In recent years, I’ve come into possession of a lot of information about our Norwegian ancestors who settled in Iowa. Sometimes it’s the result of diligent, focused searching, and sometimes it’s somewhat random … what some would call “luck” but I prefer to call “gifts.” My great-great grandfather Malum’s obituary was somewhere in between, but more the latter than the former.
I sometimes search newspapers for those little stories published in the first half of the 20th century … about family visits, reunions, vacations, business trips, and celebrations, looking for glimpses into our ancestors’ daily lives. It was in such a casual search that, to my surprise, I came across Peder Malum’s obituary from a 1900 edition of the Webster City (Ia) Tribune. I already knew a lot about him, but historic obituaries are treasures, whenever I find them. They can verify genealogy information but also draw a more complete picture of our ancestors. Like most of its era, Peder’s obituary was more a story than an announcement … strikingly direct in describing his death, yet reassuring, focusing on his strengths rather than his inevitable flaws, and eager to evoke the eternal …
I have visited the quiet Lutheran country cemetery in Iowa where he and my great-great grandmother are buried … but honestly, I wish I’d known him …
“The death of Peter Malum last Wednesday near Kamrar, Iowa, was indeed a sudden and unexpected blow to family, friends and neighbors. He was an old man, beloved by all who knew him; hale and hearty, apparently, but like a wise man, prepared for the future while well, by getting a heart knowledge of the Great Savior of men.
He left his home Wednesday morning, telling his daughter, Mrs. Hendrickson, with whom he lived, that as he felt unusually well, he would walk over to Kamrar. He had gone nearly the entire distance of two miles when he stopped at a friend’s home and chatted for a few moments, in his light, lively manner and took luncheon, when suddenly, as he was about to leave, he fell dead. His death was caused by heart disease, and though sudden, was easy.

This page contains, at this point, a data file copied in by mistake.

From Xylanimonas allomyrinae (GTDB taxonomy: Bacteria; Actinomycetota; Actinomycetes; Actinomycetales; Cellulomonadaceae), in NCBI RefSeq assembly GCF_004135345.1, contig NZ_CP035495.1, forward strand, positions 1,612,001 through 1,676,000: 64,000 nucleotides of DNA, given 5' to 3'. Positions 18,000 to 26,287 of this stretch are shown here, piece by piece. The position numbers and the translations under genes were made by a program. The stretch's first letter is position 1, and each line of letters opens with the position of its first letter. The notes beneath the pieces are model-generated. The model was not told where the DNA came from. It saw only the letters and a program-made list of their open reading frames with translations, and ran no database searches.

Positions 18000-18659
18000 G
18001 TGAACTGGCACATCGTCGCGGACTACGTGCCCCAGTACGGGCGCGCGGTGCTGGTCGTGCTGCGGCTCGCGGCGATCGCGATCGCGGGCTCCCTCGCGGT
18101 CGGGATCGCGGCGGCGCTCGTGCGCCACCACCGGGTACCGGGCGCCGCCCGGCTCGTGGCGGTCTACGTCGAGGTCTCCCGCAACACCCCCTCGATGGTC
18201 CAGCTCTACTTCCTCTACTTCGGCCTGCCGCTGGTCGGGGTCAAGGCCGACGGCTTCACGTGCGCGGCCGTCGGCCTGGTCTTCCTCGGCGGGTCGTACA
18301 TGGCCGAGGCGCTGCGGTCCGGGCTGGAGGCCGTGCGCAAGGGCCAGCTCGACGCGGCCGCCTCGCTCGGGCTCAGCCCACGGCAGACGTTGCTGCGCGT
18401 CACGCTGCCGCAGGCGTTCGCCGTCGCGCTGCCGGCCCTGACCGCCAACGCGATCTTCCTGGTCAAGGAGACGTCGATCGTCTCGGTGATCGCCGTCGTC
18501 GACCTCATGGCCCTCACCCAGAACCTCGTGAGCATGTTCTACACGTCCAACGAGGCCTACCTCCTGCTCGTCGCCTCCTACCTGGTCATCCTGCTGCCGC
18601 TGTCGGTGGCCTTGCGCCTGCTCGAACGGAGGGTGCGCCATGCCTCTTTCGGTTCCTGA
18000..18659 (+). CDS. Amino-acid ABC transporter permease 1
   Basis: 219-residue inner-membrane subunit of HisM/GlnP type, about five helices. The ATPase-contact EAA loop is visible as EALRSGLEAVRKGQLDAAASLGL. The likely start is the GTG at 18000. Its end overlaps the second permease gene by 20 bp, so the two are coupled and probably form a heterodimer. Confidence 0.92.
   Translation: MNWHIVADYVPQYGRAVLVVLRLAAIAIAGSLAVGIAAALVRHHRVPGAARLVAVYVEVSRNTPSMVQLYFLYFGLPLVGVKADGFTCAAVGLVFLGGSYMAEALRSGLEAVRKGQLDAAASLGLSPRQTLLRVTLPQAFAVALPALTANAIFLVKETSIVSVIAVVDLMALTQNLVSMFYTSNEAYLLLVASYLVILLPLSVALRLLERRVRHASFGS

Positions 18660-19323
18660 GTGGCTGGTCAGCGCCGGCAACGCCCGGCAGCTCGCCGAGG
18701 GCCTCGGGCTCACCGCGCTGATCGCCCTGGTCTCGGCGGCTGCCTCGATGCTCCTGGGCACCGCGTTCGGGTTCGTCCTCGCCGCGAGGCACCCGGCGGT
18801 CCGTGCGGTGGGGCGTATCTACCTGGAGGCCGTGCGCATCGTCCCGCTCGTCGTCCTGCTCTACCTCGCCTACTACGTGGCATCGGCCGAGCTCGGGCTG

“Peter Malum was born in Norway, March 22, 1824; came to this country in 1872, and settled in Linn County, Iowa. In 1882 he removed to Hamilton County, where he has since lived.
“At the time of his death he was a member of the M. E. Church, of Kamrar, and was always considered a good, faithful Christian man. The funeral took place Friday at 2 p.m., and was conducted by his pastor, Rev. E.S. Benjamin. He was buried in the Lutheran cemetery, four miles south of Kamrar. His daughters, two of whom reside near Kamrar, and one near Thornton, Iowa, and his son of Des Moines, were present at the funeral. Besides his immediate relations, Mr. Malum left a large circle of friends who will sincerely mourn his death.
“His daughters and son have lost a good Christian father, but their loss is only temporary. Their ultimate gain is eternal. The sympathy of the whole neighborhood goes out to these in our midst who weep. May God bless them, and may they receive divine sympathy from on high, so freely offered to them and to all who mourn.”
Webster City Tribune, April 13, 1900
Grave of Peder Malum, Zion Lutheran Cemetery